The 2010 edition of the catalogue contains more than 1,000 pages. It’s probably not surprising, then—although it is somewhat disappointing—that a number of errors have crept in or gone uncorrected from previous editions.
One example of this is on page 206, where the footnote following the Columbian issue souvenir sheets references known proofs, but inexplicably lists the wrong Scott numbers for the designs used on those proofs.
There are also spots where perforation or die cut measurements are off. I would say this is not a huge issue, but a) this is a specialized work, and b) the editors of the Scott catalogue list perf. measurements in tenths. I have no problem with them making such fine measurements, but if they want to do that then I would prefer that the measurements they state be accurate!
Despite all of that, the catalogue really is a beautiful work. The vast majority of the listed stamps are pictured in color, which is certainly a marked improvement over the older editions where one was faced with page after page of black and white illustrations. In addition, much of the information simply is not readily available elsewhere to the average collector.
In general, the catalogue values of most U.S. stamps have not changed that radically over the past couple of years. If you have a recent edition of the catalogue—or if you don’t collect recent U.S. issues, which is what the bulk of the new information covers—my advice would be don’t bother spending the $80 to upgrade.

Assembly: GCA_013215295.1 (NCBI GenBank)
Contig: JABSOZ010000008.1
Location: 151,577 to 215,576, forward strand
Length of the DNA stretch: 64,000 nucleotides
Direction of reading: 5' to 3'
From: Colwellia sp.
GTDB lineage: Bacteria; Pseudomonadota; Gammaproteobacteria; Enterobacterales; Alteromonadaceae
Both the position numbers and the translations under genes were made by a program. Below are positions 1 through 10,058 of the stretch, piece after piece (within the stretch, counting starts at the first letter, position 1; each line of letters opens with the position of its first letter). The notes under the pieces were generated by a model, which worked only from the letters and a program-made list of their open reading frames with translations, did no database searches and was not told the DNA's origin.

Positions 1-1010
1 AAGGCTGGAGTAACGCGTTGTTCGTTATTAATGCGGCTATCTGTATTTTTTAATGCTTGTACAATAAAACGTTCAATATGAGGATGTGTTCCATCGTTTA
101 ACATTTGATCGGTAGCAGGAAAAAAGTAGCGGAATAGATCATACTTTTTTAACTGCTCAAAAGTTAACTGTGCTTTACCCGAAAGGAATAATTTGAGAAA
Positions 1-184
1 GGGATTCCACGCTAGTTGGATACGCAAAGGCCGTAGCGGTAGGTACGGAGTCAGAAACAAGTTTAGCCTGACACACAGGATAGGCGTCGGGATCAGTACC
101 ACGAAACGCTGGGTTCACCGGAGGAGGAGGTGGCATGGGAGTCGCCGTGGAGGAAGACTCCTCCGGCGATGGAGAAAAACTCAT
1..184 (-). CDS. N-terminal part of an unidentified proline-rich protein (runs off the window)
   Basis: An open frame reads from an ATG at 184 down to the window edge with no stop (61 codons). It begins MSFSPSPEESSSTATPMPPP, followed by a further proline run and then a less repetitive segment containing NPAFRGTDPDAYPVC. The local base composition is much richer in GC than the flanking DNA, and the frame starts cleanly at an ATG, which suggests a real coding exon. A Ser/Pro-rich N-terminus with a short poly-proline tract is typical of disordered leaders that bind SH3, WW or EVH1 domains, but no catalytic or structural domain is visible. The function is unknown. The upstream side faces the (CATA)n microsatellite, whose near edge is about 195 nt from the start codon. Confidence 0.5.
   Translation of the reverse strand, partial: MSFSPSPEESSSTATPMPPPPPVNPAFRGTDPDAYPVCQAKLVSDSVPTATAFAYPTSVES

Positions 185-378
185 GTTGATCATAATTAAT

On the other hand, if you’re working with an older copy of the catalogue, or if you need information about all the varieties the USPS has issued over the past few years, then the Scott 2010 Specialized Catalogue is a worthwhile investment.
I just received my copy of the Scott 2010 Specialized Catalogue of United States Stamps & Covers. I’ve had time to do no more than glance at a few pages, but I plan to post a full review with my impressions of the catalogue soon.
In the meantime, I have no more need for my copy of the Scott 2009 Specialized Catalogue of United States Stamps & Covers, so I’ve listed it for sale on Amazon.com for just $24.99. The copyright page is wrinkled—I did use the catalogue, after all—but there are no markings and the book is in good condition. If you need a copy but don’t need the very latest information, my price is less than ⅓ of the next cheapest listing on Amazon.com.
Why buy a new catalogue?
Because I like to keep my free stamp album pages up to date, it’s helpful to have the most current available catalogue on hand to ensure I don’t overlook anything. Were it not for that, I likely would not have bothered buying the 2010 edition.
Update: my old catalogue sold within a couple of hours of when I listed it. Amazon.com still has other used copies, but none quite as cheap as mine. Thanks for your interest!
When I started collecting stamps years ago, you could have probably called me a generalist with a strong emphasis on U.S. stamps. The largest part of my collection is still U.S. material, but over the last couple of years I’ve also started a thematic or topical collection: landscapes.
In the coming months, I plan to share images and write-ups on my landscape stamps, starting with Codri Nature Reserve in Moldova, which I just posted. I hope you enjoy seeing what’s in my collection.
What’s your approach? Do you collect only a country or countries, or do you have a thematic collection as well?